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Issue Details: First known date: 2021... no. 5 August 2021 of Australian Journal of Biography and History est. 2018 Australian Journal of Biography and History
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AbstractHistoryArchive Description

'This special issue of the Australian Journal of Biography and History focuses on political biography. The 10 peer-reviewed articles and review essays collectively demonstrate that political biography is growing beyond just ‘one damned life after another’, and that there are new and productive paths open for practitioners, readers and critics of this genre. They offer a critical snapshot of the diverse approaches and attitudes to political biography in contemporary Australia.'  (Publication abstract)

Contents

* Contents derived from the 2021 version. Please note that other versions/publications may contain different contents. See the Publication Details.
Preface, Joshua Black , Stephen Wilks , single work essay
'The relative decline of political history as a sub-discipline of history has not been matched by any evident decline in political biography. Quite the opposite, in fact, particularly among general readers. Perhaps this is due to its capacity for drama and for the high degree of human agency in political events. Yet political biography has long occupied an uneasy position on the spectrum of academic genres of writing. Gone are the days when all of human history was considered simply a story of great men and their deeds. Importantly, we no longer consider the ‘political’ as expressly limited to the realm of mass parties and national legislatures; as Michelle Arrow has comprehensively demonstrated, a popular catchphrase of 1970s Australia— ‘the personal is political’—ran directly counter to the notion of a neat and separable division between public and private selves.' (Introduction)
(p. v-ix)
Australian Political Biography and Biographers : Revisiting Australian Political Biography, Kate White , single work criticism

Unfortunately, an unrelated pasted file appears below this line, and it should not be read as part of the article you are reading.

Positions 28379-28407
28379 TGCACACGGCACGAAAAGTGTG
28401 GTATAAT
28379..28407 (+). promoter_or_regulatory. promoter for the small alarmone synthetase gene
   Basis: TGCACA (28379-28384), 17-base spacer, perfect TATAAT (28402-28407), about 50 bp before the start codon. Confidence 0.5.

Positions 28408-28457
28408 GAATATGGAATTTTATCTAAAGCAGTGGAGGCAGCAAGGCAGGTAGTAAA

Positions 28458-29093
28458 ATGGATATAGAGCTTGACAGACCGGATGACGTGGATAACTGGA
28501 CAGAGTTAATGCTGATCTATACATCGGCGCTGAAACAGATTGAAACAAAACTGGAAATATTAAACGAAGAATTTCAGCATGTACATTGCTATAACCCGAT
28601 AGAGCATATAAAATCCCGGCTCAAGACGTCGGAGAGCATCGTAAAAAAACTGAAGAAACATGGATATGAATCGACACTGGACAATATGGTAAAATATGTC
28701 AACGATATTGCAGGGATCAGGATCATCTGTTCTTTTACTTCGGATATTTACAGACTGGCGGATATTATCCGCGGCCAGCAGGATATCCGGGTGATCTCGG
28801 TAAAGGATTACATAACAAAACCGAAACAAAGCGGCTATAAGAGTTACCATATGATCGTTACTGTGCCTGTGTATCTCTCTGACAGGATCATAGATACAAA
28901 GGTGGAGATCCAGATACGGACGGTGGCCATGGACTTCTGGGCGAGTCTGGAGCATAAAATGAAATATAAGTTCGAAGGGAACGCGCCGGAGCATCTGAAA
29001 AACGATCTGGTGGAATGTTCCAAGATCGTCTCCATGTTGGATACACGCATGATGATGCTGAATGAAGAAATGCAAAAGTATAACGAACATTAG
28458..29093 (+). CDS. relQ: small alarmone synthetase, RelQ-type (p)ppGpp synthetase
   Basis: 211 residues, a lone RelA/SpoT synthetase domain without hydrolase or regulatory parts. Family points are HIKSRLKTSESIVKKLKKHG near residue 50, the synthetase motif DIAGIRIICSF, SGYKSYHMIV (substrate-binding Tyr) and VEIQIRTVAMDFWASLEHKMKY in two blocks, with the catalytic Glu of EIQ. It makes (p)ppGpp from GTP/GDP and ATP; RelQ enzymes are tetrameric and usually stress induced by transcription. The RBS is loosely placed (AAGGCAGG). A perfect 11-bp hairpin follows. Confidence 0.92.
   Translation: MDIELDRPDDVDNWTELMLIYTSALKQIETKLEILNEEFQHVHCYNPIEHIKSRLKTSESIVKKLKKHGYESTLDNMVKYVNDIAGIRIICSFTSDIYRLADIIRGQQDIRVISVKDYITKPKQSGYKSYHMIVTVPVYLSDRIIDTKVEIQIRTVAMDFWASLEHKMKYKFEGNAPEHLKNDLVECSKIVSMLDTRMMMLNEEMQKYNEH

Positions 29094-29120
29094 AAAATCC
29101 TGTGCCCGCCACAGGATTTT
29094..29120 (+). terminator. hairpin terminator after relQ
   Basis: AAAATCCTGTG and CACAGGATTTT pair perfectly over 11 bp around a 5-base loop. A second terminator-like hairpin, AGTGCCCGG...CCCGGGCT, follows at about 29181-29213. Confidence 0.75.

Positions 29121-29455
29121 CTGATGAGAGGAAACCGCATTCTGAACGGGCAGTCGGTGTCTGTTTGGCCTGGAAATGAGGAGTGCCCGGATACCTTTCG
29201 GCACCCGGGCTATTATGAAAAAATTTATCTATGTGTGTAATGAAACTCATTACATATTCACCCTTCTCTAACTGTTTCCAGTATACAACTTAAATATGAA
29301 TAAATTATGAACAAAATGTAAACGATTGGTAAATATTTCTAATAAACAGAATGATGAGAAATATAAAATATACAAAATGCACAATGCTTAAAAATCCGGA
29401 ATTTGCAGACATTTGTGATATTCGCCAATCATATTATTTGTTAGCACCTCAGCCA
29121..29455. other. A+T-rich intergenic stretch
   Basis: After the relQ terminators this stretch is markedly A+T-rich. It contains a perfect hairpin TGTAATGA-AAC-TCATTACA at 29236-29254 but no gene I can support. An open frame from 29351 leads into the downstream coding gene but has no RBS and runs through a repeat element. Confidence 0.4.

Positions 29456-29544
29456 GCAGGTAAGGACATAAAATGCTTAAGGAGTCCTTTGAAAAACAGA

'This article is both a personal and academic reflection of my experiences as a student, teacher and practitioner of Australian political biography, and also of working with parliamentarians. It revisits my analysis of the genre published in Politics in 1981, but with a different focus. Whereas the earlier article identified various categories of political biography, here I will also be reflecting on my own experience of Australian political biography and of the academics and journalists who write them. As well, I will discuss how political biography has changed in the intervening 40 years and how my views of it have changed.' (Introduction)
(p. 1-21)
Where Are the Great Women? A Feminist Analysis of Australian Political Biographies, Blair Williams , single work criticism
'As women have become more visible in the Australian political sphere, the volume of writing about their lives, careers and experiences has also increased. This has brought to light certain challenges and shortcomings, as well as enduring discursive biases in the existing literature. Political history, for example, and especially political biography, has generally ‘privileged the political activities of men and masculine political institutions’, telling the stories of so-called Great Men while excluding those who do not traditionally belong to this cohort. Any attempt to summarise the current state of biographies written on Australian political women and to assess the extent to which these can be improved must therefore address several overlapping lines of inquiry, the four most fundamental of which have been chosen for discussion in this article. First, I will provide an overview of the institutional and discursive masculine biases of political biographies in general. Second, I will outline the state of biographies written on women politicians, noting the lack of such texts and an increasing turn towards autobiography. Third, I compare two recent biographies on women politicians—Anna Broinowski’s Please Explain (2017) and Margaret Simons’s Penny Wong (2019)—to demonstrate how a tendency towards excessive personalisation can become problematic. Lastly, by exploring feminist approaches to political biography, I provide a working definition of feminist political biography and propose a list of ‘dos and don’ts’ for those political biographers who seek to develop a more inclusive model.' (Introduction)